Farmers needed: North Carolina turns to veterans to bolster state's industry
By DREW BROOKS | The Fayetteville Observer, N.C. | Published: May 17, 2018
FAYETTEVILLE, N.C. (Tribune News Service) — Agriculture is North Carolina’s largest industry.
But in recent years, thousands of farms across the state have been shuttered as land has been developed or farmers have closed up shop because of shrinking profits.
In response, local, state and federal officials are hoping to enlist reinforcements from North Carolina’s second largest economic driver: the military.
At a Farming Resources for Military Veterans Workshop at the Cumberland County Cooperative Extension Office, experts from across the Cape Fear region shared tips, tools and contacts with farmers and would-be farmers.
The event was hosted by the North Carolina Assistive Technology Program, with support from Cumberland County, N.C. AgriAbility, the U.S. Department of Agriculture and others. It drew several working farmers, including one from Charlotte.
Lisa Childers of the county Cooperative Extension Office said she and others are standing by to be a resource to farmers. The county provides a resource guide for local farmers and can provide information on government grants and programs to bolster their business.
“If we can be of assistance, that’s what we’re here for,” she said.
Tobacco, sweet potatoes, Christmas trees, poultry and pork are all big business in North Carolina, Childers said. And farmers have a big impact, even near Fayetteville and other cities that aren’t often associated with farmland.
Cumberland County has about 186 farmers, she said, about 83 percent of which run small family farms.
The average age of those farmers is approaching 60 years-old, Childers said, which was all the more reason to encourage a younger generation of veterans to fill in a widening gap.
Childers said a new generation of farmers is embracing new technologies to increase efficiencies and create bigger yields.
Several officials said veterans are often a perfect fit for agriculture.
Rodney Young, a spokesman for the USDA’s Farm Service Agency, said veterans often have the skills needed to be successful on a farm.
“Why veterans?" he said. “This is a very easy question. We need highly skilled, driven folks.”
Young said several traits translate from the military to farming, including leadership, discipline and a focus on high standards.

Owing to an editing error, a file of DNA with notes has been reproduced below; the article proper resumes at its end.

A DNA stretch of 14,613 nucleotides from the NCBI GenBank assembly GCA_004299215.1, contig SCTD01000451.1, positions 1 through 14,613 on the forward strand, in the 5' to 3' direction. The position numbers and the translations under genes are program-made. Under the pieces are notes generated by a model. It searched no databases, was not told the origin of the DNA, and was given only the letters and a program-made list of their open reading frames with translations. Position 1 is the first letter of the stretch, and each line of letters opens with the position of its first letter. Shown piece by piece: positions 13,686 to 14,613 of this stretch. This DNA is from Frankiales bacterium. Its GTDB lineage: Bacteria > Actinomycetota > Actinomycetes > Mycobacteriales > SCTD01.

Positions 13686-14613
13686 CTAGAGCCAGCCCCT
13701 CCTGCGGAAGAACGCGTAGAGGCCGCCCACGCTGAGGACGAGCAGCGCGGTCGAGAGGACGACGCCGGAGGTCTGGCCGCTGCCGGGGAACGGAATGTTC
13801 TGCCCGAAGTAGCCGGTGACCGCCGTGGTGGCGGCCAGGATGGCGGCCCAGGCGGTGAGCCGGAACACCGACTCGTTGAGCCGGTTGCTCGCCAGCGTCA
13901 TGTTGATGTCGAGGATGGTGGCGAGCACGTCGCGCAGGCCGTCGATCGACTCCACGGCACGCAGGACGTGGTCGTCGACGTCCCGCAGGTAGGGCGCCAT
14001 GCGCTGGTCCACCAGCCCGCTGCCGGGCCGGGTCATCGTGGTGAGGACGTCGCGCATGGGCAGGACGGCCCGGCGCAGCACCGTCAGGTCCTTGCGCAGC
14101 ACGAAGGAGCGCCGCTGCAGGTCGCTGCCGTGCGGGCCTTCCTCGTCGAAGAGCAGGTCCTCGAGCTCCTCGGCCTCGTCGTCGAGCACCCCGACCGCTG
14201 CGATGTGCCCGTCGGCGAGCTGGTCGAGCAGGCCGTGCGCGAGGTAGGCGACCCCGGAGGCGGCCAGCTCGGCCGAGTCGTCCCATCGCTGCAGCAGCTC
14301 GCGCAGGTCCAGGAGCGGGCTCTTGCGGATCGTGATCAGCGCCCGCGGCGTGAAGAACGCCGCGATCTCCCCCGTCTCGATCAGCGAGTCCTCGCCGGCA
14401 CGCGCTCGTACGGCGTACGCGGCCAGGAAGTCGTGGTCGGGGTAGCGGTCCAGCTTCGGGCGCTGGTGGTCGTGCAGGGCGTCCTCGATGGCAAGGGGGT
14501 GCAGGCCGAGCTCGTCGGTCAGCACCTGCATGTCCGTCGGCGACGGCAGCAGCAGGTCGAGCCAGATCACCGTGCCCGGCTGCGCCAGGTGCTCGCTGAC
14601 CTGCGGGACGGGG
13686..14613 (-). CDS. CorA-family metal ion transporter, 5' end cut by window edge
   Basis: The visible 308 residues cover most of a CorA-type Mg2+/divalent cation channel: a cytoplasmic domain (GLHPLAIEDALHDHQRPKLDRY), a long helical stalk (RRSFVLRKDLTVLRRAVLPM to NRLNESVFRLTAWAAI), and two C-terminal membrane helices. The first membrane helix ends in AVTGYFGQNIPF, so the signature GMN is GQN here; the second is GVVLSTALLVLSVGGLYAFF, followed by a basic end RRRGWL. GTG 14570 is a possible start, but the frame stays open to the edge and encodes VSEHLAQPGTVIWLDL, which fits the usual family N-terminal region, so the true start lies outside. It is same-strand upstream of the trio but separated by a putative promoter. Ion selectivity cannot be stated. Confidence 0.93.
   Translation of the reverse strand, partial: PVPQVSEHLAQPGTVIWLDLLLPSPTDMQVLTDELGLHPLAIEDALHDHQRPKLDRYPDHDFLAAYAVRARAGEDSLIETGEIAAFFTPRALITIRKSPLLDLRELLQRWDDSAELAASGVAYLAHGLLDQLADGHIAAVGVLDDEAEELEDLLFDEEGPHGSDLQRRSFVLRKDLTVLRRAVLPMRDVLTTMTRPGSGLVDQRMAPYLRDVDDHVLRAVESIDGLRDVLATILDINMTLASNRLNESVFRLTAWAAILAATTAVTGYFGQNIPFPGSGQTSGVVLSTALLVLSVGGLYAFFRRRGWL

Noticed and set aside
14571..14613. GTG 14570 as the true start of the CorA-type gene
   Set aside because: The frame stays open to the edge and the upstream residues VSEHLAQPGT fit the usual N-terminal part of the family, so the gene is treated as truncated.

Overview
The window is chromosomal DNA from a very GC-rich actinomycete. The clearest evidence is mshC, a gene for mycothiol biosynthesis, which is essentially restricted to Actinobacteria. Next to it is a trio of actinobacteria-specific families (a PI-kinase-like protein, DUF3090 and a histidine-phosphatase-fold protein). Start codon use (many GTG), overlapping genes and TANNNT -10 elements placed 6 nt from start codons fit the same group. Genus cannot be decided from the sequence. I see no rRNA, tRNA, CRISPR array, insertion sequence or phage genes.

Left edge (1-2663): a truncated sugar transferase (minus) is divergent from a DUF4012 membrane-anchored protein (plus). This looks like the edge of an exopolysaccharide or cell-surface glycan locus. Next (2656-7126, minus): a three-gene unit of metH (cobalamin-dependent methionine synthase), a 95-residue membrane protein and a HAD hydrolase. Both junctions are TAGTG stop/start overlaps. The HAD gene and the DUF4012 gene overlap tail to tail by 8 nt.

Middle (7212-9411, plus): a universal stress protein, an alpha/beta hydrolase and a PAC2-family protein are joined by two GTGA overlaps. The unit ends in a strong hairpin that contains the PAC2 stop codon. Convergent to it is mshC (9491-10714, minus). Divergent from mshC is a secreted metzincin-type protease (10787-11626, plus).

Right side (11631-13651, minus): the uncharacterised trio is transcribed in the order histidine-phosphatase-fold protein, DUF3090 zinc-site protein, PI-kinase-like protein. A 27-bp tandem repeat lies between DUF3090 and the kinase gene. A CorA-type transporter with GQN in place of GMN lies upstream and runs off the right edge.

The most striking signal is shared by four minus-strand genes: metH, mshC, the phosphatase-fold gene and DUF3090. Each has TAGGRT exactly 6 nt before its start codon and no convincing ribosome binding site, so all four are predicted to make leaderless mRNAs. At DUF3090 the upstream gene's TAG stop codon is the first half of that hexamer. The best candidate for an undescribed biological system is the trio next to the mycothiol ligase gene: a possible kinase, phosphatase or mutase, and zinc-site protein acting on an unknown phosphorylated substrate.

Betty Rodriguez of N.C. AgriAbility agreed. She said veterans have what it takes to be successful in any industry.
N.C. AgriAbility partners with nonprofit organizations to provide resources for farmers with disabilities, including veterans, Rodriguez said.
The organization has helped veterans with Traumatic Brain Injury, amputations and Post-Traumatic Stress overcome their injuries. And she said many have found the work therapeutic.
“For many veteran farmers, farming is their next mission,” she said. “It’s meaningful work.”
Agriculture contributes $78 billion dollars to the North Carolina economy each year, while the defense industry contributes $66 billion.
And in Cumberland County, the two often meet, said the county Cooperative Extension’s Liz Lahti.
Lahti said civil affairs soldiers from Fort Bragg often train at local farms ahead of deployments.
Civil affairs soldiers work with foreign governments and populations in an attempt to improve communities and build defense. And often, the communities they help rely on farming.
She helps host a two-week training course that is conducted three times a year for those soldiers, who learn how to work with local farmers.
Often times, the soldiers have no experience with farming themselves, but get a hands-on class before going overseas.
“It’s one of my favorite things we get to do,” Lahti said.
For more information, contact the North Carolina Assistive Technology Program at 919-855-3500 or the Cumberland County Cooperative Extension Office at 910-321-6860.
Military editor Drew Brooks can be reached at firstname.lastname@example.org